Anyway, Joe, that’s all I have to say.

  24. I can see a black market of fast food springing up.

  25. So Joe, you think that Reason writers will abandon their principles rather than agree with Liberals, is that your point? If what you say is true, then they shouldn’t be that way, okay? But meanwhile, the hawks and right-leaners here all go on about how Reason has deserted them for the Left. Whatever. I’ll stick to real issues myself. Well, MOST of the time……… 🙂

  26. “C’mon folks, basic nutrition is not very tough and not very expensive. We all learned most of this in grammar school… Remember the food pyramid?”

    Yes, but the issue here is incentives. Does government ag/trade policy incent certain types of diets and deincent (TM) others?

  27. “disincent,” of course. “deincent” isn’t a word.


  28. Anyway, given the promiscuity with which libertarians attribute every bad outcome to government intervention distorting markets, I find it odd that you all are so quick to dismiss the possibility that intervention in the food market can produce unhappy nutritional outcomes.

    Like the remarkably absense of libertarian denunciation of snob zoning, the biggest distortion facing the housing market, this looks for all the world like you’re siding with recipients of state granted privilige, just because their opposition are liberals.

  29. Joe-

    I’ve looked at the evidence and I simply cannot draw a conclusion on the nutritional outcomes of farm subsidies. I’ve already articulated my reasons. That doesn’t mean I support the farm subsidies that you oppose; indeed I strongly oppose them. But I’m not comfortable making the argument in the presence of conflicting evidence. There are some libertarians who are dishonest enough to cheerfully agree with any positive predictions for what might happen if farm subsidies are repealed. I’m not one of them.

    If you can show me evidence that addresses the arguments I raised then I will join you in predicting better nutritional outcomes from repealing farm subsidies. However, you didn’t try to refute any of my arguments, you simply concluded that I must be tailoring my arguments to suit my prejudices.

    As for snob zoning, I live in Santa Barbara, a place where anti-growth and snob-zoning regulations have led to a horrendous inflation of housing prices. Nobody is more opposed to snob zoning than me.

  30. (I’m posting this because there was a problem with my original response to Joe and it apparently didn’t post. By Murphy’s Law, that original response will appear as soon as I post this.)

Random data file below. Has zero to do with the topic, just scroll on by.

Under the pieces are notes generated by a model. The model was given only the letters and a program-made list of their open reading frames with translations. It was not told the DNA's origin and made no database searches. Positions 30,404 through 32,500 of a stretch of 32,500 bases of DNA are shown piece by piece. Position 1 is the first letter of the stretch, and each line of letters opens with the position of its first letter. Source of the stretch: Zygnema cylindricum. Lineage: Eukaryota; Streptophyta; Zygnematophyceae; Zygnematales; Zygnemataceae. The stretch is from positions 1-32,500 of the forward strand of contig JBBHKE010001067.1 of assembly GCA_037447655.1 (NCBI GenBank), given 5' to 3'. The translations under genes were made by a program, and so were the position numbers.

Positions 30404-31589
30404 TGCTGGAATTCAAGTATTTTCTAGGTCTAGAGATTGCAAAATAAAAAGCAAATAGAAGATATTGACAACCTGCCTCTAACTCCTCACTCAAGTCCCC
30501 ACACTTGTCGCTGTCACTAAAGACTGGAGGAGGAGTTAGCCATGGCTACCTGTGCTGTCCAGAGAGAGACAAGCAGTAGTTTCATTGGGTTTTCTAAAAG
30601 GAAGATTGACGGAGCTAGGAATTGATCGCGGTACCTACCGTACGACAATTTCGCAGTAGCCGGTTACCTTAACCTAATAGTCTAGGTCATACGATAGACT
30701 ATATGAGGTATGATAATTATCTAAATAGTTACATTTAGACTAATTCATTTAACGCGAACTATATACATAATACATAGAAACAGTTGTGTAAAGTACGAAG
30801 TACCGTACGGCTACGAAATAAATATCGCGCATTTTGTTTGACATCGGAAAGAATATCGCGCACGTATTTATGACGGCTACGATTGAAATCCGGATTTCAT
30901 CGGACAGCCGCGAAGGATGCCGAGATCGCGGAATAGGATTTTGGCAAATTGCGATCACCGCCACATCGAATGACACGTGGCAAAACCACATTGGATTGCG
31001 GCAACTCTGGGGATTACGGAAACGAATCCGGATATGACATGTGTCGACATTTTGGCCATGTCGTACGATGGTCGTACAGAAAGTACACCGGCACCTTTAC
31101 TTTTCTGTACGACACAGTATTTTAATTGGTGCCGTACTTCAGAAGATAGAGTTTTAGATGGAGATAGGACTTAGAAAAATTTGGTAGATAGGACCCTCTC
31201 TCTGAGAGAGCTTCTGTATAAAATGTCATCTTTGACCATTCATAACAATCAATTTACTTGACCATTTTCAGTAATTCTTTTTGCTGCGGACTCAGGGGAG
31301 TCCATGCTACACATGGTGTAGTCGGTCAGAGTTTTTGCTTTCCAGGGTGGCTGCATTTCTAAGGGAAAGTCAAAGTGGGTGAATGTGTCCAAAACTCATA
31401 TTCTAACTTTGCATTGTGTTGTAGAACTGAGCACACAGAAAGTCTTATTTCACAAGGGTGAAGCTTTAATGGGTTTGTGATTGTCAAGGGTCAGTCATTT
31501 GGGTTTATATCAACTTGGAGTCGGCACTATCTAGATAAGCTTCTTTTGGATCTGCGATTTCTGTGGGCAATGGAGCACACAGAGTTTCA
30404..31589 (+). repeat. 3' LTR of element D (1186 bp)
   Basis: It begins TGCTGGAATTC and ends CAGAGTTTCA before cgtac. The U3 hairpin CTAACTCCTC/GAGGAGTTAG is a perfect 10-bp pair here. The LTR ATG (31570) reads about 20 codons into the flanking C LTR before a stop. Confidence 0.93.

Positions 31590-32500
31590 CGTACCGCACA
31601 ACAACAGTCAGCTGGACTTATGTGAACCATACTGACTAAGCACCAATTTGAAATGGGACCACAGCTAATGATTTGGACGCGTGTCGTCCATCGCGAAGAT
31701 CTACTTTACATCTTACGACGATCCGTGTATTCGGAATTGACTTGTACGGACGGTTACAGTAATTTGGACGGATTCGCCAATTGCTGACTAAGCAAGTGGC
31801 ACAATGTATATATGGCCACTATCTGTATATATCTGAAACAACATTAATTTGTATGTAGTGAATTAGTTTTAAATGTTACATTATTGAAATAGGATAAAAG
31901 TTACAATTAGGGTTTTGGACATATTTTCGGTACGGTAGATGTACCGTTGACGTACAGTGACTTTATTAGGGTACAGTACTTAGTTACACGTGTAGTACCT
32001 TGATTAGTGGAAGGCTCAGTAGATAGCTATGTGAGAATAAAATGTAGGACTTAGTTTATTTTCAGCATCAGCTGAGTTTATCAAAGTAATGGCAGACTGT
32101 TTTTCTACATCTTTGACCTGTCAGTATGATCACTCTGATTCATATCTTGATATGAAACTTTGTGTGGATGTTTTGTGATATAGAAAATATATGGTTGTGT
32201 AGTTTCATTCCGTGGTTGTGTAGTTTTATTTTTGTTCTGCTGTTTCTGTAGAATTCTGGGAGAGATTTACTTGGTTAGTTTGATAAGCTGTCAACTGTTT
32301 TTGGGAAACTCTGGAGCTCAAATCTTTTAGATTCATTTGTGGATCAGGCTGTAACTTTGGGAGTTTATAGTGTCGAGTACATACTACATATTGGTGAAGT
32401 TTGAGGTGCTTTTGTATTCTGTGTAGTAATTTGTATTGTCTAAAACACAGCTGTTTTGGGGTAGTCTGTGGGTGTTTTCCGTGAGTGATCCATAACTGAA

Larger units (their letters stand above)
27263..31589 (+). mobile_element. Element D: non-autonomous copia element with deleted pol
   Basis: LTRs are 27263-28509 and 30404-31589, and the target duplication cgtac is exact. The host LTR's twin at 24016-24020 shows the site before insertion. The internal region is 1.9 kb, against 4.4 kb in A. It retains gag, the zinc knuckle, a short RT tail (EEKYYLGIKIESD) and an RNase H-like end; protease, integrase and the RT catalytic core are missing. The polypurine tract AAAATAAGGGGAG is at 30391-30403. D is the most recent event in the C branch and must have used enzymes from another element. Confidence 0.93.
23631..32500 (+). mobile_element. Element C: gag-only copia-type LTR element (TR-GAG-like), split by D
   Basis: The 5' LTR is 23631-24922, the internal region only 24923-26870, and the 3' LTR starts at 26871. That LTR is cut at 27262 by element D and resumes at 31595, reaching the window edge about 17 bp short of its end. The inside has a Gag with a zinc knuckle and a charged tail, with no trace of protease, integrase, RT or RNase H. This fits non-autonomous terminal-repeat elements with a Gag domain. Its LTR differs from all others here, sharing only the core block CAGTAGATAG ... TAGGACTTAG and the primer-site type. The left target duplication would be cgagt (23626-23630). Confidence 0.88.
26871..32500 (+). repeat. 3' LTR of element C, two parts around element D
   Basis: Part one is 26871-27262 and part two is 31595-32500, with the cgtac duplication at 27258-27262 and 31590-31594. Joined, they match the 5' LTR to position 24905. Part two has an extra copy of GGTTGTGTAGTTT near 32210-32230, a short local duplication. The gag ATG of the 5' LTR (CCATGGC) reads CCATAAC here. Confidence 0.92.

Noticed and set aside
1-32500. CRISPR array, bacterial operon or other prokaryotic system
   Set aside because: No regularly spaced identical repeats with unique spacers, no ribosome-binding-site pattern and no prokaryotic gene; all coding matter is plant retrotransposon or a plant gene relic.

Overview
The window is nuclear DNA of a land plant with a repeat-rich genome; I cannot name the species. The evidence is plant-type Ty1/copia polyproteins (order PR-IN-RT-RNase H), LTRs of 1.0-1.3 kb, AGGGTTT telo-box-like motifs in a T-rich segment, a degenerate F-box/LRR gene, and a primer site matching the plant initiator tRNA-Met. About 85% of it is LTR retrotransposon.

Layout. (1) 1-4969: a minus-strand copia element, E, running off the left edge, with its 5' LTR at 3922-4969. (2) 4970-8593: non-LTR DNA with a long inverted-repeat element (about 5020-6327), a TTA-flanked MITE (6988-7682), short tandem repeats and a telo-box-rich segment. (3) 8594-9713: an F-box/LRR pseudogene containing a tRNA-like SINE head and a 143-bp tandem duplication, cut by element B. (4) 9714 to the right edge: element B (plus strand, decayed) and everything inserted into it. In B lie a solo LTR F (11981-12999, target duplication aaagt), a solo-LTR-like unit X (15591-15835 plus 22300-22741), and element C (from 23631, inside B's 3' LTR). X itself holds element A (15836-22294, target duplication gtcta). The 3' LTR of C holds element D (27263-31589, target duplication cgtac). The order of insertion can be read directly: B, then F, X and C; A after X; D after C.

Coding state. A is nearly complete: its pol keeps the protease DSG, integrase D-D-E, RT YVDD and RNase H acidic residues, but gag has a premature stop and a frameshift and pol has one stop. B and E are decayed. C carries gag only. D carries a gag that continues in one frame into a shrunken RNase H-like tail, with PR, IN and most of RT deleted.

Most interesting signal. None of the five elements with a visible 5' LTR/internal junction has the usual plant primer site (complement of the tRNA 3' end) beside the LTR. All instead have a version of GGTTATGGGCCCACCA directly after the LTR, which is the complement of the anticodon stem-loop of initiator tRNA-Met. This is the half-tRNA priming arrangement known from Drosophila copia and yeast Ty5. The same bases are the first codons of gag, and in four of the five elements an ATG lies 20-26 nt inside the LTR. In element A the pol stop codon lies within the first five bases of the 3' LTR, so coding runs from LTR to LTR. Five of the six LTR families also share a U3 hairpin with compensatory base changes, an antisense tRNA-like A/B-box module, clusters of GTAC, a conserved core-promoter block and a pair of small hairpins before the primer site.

I already explained above why I am not sure that a link exists between farm subsidies and obesity. Undoubtedly there are some libertarians (paging all think tanks! paging all think tanks!) who would be glad to attribute obesity to farm subsidies simply because it suits their belief that all problems in the world stem from gov’t intervention. I’m simply not convinced, however.

    You didn’t offer any alternative reasoning, you simply asserted that I am adjusting my outrage to suit my anti-left biases. If you can produce arguments and evidence that refutes my arguments, I would be more than happy to blame obesity on farm subsidies.

    And please remember that on this forum I’m considered something of a leftist, so it’s kind of gratifying to be accused of anti-left prejudice. See, folks, Joe disagrees with me! Can I please be called a real libertarian now? 🙂

  31. “you all are so quick to dismiss the possibility that intervention in the food market can produce unhappy nutritional outcomes.”

    Sigh. Of course no one here has actually said that. All Thoreau and I have said is that we don’t know that intervention in the food market does produces unhappy nutritional outcomes. It might, and it might not. Got it? And the larger point that Thoreau and I keep making is that we’re against that intervention period, and we don’t wanna pretend that we’re against it based on nutritional improvement because we have no confidence it would produce such improvement.

    Really Joe, sometimes you’re quite smart and a real challenge to debate (or a joy to agree with), and other times it seems your only goal to snipe at libertarians and you’ll stick any words in our mouths you can to justify it. And then I wonder why I even bother to engage you.

  32. And sure enough my original response finally did surface.

  33. Joe,

    FWIW, allow me to explain that libertarians do not embrace some sort of principle that government intervention leads to bad consumer choices or that everything bad in the world derives from government or whatever it is you’re attributing to us. Maybe some libertarians seem to act like that, but that’s another matter. The principles that matter are (1) that government intervention is based on coercion and is therefore contrary to freedom (when not justified by a previous act contrary to freedom) and (2) it distorts the market such that it diminishes efficiency and therefore overall wealth. Neither of these principles suggests that govt intervention in the food market would necessarily lead to obesity. Again, in the hopes you don’t misrepresent me once more, it could lead to that, just not necessarily! But it does lead to diminished freedom and wealth. I should add that when govt intervention is extreme enough, it often leads to unhappy unintended consequences, but that doesn’t mean that all unhappy consequences associated with a non-free market are necessarily due to the govt’s interference.

    Okay?? Whew!!!